Jonny Woo in conversation with…Lucy McCormick

Lucy McCormick
Photos by Simon Phipps

Jonny Woo talks to the disruptive comedy star about feminism and creativity

It was performance art luminary Ursula Martinez who first made me aware of Lucy McCormick.  It was for a work in progress at Soho Theatre, (one of London’s leading supporters of the best queer performance) which I couldn’t make, but I was lucky enough to catch this, her first big show at the Edinburgh Fringe, Triple Threat and I was blown away.

Visceral, punk, emotional, challenging and I don’t know, transcendent. It was her own re-enactment of the New Testament, with two dancers and with Lucy taking a central role, playing all the main characters.

She really is a very interesting performer, a powerhouse of dry confrontational wit, provocation and sex. When I started planning my ‘Un-Royal Variety’ at The Hackney Empire, I KNEW I wanted her presence on the stage and I wanted to help commission her to make some new work, excited that I have no idea what to expect. I caught up with Lucy after our photoshoot to find out more about her work, who she is, feminism and the gay scene.

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Where are you from Lucy and where did you train?

I’m from Derbyshire, in the countryside. I trained as an actor, very traditionally at drama school. When I was teenager I was super into musical theatre.

In this age of identity and gender politics, how you identify?

I don’t really know. I just know I’m Lucy!  I’m queer, and my sexuality is fluid. I’m trying to think a lot about my identity at the moment, particularly in reference to how far it influences and is visible in my work. It’s funny, being queer is partly about fluidity and acceptance – but I think we also love titles and sometimes we’re the first to box each other in. 

How would you describe your work?

A ‘Trash-step-dub-punk-nu-wave-post-popular-non-binary-socially-engaged-experiencial-experience.’

How do you approach making work?

I listen to shit loads of music, and get lost in my thoughts. I get random images of things I want to do on stage and write them down. I think really specifically about the venue and context of what we’re doing, so I can both go in knowing how to play the audience, but also mess around with expectations. I really like to make work that is in turns really slick, and a total mess.

Was Triple Threat your first show? I’m not familiar with your other work – what came before?

I was performing around nightclubs, queer clubs and in the performance art community for a couple of years in the run up to Triple Threat. It was my first ‘full’ show that came out of those experiences. Places like Duckie, Bethnal Green Working Men’s Club, Steakhouse, Dalston Superstore (I was dancing on the bar), The Black Cap…I performed downstairs at The Glory once. That kind of thing. Before that, I had a name for myself via a performance company I co-founded in 2008, ‘GETINTHEBACKOFTHEVAN’.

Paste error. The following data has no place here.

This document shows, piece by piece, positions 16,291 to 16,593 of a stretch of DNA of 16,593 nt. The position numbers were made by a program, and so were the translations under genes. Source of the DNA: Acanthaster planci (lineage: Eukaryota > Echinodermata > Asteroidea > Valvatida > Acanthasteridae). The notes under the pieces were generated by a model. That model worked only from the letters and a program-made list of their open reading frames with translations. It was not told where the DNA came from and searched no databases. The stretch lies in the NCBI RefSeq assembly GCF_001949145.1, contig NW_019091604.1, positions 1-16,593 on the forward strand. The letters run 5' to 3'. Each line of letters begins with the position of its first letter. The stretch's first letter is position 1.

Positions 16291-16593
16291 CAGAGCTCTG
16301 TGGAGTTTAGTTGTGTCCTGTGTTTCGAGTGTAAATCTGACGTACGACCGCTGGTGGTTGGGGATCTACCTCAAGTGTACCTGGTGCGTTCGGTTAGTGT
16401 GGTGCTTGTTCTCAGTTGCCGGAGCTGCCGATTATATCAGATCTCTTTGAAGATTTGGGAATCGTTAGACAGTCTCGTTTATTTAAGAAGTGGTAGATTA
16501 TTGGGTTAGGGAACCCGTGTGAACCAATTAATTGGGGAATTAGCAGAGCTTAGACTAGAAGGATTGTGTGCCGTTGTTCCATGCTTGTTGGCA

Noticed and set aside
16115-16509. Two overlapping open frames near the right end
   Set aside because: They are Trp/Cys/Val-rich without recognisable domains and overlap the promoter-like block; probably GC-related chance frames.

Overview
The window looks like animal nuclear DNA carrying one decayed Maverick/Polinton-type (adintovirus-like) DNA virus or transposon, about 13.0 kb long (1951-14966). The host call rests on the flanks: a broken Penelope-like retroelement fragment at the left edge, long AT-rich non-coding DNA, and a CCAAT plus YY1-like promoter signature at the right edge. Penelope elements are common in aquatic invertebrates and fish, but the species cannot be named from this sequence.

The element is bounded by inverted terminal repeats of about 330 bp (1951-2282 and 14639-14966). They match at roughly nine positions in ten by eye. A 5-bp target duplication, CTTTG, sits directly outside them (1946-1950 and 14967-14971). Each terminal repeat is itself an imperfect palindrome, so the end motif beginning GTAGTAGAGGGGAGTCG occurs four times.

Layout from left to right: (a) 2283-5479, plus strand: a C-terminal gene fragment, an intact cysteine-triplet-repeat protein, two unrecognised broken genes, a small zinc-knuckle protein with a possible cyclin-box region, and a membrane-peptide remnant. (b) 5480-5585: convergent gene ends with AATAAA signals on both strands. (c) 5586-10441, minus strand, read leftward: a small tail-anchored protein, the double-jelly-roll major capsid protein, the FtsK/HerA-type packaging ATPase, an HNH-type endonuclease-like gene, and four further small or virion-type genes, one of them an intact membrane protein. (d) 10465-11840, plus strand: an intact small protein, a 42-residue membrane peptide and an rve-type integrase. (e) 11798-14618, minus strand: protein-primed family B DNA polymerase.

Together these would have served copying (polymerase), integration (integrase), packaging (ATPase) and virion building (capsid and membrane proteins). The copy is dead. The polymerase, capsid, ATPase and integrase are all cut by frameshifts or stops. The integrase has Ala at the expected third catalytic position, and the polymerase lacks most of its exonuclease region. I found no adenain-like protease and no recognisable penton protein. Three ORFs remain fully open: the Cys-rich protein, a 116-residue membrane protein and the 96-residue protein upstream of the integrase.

Do you think feminist theatre is given enough platforms and if not, what can be done to remedy that?

Capitalism is not feminist so of course it’s a constant fight. On a mainstream level, it seems like maybe a bit more is being done, but what scares me most is when it’s all a bit box ticky and not actually thought through or invested in, but just seen as a way to secure certain pots of funding. Feminism has been subsumed into capitalism. It eats everything. For me, it’s really important that feminism is not just about women – it’s about everyone. It’s opposing systems of power and control that says “this is how you must be, this is what you must do”, as a way of oppressing people. And that is about everyone, not just women.

How do you think women are treated on the gay scene? Does there need to be a change? Do you even engage with the gay scene?

As in the gay male scene? I have a substantial gay male following, so for me it’s family really. If a place feels super traditional politically, I just like to go in and ruffle a few feathers and play with the audience. Sometimes I’ll arrive at a heavily male dominated space and people will go straight up to my (male) dancers and welcome them, kind of assuming it’s their show. And sometimes after, they’ll be cooing over them and I’ll think ‘Hey! I just bloody bust a gut on that stage’, but also it’s fine, they are super hot and super talented! I think sometimes the use of female nudity has maybe been more of an issue, in spaces where I’ve seen male nudity performed with apparently no problem. Like a vagina is more naughty or wrong than a penis.

What have you got lined up for The Un-Royal Variety?

I’m thinking about the idea of Royalty. Who gets it? Who gets to speak and what do they say? Then I’m considering queer royalty, pop royalty, spectacle, having fun and using the glorious space.

Where do you see performance taking you?

I wanna be in movies baby please.

Watch this space. It will probably happen!

Lucy McCormick will be presenting new work as part of Jonny Woo’s Un-Royal Variety on 3rd and 4th November at The Hackney Empire.

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